If you are planning to attend a soccer game, ensure that the stadium is located in a safe area. Monitor news reports to determine if violence is expected during or following the game.
Every country or territory decides who can enter or exit through its borders. The Government of Canada cannot intervene on your behalf if you do not meet your destination’s entry or exit requirements.
We have obtained the information on this page from the Argentine authorities. It can, however, change at any time.
Verify this information with foreign diplomatic missions and consulates in Canada.
Entry requirements vary depending on the type of passport you use for travel.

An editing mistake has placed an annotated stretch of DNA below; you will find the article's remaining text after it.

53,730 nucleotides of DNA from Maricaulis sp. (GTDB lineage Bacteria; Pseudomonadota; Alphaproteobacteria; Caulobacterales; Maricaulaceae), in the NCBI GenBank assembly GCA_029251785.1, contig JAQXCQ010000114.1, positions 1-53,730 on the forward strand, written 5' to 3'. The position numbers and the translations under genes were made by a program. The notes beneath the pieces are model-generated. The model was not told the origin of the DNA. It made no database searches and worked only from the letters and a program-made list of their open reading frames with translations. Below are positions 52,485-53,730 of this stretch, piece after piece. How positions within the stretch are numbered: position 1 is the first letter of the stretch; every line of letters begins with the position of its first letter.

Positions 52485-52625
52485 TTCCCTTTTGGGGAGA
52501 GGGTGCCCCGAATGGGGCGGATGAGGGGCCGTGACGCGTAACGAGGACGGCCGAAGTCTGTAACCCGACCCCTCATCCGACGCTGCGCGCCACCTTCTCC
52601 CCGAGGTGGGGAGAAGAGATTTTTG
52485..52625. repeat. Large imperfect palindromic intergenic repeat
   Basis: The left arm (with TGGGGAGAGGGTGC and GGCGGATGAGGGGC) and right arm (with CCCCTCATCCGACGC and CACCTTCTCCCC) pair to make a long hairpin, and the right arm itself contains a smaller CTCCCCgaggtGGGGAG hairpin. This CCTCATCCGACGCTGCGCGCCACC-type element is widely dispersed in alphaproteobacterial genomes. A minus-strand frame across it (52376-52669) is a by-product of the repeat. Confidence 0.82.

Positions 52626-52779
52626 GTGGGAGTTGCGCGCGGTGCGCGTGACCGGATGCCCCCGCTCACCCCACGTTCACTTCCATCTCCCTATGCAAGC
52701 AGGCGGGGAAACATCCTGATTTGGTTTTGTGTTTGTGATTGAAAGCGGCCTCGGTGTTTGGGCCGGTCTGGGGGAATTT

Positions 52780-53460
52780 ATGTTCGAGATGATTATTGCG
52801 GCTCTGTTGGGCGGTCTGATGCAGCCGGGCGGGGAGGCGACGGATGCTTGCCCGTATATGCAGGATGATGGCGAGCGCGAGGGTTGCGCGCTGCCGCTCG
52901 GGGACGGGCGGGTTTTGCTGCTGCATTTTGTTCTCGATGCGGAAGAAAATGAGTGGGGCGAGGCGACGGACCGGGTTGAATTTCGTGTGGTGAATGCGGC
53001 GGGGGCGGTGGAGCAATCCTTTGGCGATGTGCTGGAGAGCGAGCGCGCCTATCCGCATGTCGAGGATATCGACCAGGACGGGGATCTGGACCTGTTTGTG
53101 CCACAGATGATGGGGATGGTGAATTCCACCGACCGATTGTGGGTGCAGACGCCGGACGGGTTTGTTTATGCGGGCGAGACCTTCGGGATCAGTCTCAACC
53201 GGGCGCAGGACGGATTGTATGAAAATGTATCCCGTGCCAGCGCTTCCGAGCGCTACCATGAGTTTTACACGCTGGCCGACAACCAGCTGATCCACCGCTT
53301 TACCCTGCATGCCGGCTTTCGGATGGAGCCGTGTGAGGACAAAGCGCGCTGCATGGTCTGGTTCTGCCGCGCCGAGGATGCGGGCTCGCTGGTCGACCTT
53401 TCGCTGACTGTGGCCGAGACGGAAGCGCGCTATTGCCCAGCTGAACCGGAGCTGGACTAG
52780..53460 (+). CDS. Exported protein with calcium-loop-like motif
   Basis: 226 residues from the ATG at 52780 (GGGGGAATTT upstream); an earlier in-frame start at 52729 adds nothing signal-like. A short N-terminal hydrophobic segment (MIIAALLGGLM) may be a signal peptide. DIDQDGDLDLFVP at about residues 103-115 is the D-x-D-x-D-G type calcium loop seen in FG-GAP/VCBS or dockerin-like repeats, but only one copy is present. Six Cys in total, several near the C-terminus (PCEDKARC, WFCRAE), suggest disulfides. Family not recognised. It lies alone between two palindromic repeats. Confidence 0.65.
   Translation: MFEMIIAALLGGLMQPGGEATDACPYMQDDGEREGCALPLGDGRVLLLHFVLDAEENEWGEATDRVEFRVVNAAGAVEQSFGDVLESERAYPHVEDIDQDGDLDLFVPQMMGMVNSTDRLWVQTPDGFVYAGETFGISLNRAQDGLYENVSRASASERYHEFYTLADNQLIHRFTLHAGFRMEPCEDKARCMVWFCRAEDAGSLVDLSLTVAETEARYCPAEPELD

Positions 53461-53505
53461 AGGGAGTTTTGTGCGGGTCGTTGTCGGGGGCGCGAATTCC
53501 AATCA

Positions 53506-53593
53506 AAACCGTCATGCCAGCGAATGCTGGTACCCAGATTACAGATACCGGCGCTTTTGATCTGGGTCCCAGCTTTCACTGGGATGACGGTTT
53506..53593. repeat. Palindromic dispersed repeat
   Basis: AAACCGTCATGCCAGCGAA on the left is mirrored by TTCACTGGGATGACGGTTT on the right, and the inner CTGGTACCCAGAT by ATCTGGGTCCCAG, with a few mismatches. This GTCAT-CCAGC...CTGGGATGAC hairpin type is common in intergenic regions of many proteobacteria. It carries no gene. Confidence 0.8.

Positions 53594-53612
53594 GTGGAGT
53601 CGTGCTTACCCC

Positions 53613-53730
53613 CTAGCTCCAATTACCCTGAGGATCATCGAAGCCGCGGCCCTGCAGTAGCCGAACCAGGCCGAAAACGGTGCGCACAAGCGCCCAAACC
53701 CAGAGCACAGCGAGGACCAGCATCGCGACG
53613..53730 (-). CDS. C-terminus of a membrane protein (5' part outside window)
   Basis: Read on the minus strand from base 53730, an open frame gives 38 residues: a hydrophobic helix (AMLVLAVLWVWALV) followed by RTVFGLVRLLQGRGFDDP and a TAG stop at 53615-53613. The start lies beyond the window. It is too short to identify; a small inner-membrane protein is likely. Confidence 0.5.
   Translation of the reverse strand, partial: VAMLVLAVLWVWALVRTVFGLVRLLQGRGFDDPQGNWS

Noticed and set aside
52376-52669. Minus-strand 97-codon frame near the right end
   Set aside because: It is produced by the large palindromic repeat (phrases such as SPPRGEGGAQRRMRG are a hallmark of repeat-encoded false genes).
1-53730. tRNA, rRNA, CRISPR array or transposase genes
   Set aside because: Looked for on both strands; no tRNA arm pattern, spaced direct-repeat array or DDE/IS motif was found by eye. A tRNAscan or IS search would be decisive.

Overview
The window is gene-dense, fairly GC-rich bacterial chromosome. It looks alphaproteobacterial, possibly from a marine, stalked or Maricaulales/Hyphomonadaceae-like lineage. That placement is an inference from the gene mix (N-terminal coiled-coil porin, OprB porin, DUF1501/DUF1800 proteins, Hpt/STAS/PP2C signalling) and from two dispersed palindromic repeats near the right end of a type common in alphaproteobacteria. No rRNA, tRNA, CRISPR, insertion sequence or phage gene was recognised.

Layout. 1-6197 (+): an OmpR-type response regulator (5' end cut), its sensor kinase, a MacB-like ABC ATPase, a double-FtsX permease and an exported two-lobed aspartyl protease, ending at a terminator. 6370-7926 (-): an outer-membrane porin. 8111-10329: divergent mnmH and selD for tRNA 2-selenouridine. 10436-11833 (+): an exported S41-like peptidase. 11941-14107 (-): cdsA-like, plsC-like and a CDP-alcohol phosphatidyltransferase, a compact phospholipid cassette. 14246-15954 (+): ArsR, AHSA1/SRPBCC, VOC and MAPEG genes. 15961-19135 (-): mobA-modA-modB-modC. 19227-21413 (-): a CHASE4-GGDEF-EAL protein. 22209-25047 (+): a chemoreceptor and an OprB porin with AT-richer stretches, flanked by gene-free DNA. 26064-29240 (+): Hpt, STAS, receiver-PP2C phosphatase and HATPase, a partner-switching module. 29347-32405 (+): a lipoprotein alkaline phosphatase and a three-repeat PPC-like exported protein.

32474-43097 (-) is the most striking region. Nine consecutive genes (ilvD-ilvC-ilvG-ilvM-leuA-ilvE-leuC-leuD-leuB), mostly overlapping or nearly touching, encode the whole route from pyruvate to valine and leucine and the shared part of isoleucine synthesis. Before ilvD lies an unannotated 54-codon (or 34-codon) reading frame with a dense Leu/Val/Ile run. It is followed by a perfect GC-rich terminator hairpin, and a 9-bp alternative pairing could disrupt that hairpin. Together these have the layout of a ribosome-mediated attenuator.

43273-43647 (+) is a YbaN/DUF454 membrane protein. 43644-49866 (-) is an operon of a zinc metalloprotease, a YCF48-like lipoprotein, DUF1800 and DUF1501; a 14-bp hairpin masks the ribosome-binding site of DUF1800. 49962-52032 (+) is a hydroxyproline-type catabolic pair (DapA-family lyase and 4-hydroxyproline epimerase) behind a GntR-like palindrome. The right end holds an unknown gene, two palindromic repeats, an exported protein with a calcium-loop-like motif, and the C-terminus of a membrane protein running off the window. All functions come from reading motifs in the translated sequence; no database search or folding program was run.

Before you travel, check with your transportation company about passport requirements. Its rules on passport validity may be more stringent than the country’s entry rules.
Regular Canadian passport
Your passport must be valid for the expected duration of your stay in Argentina.
Passport for official travel
Different entry rules may apply.
Other travel documents
Different entry rules may apply when travelling with a temporary passport or an emergency travel document. Before you leave, check with the closest diplomatic mission for your destination.
Tourist visa: Not required
Business visa: Not required
Student visa: Required
Other entry requirements
Upon entry into and exit from Argentina, all passengers, regardless of their citizenship, are submitted to biometrics checks, such as digital fingerprints and a digital photograph, at the immigration counter.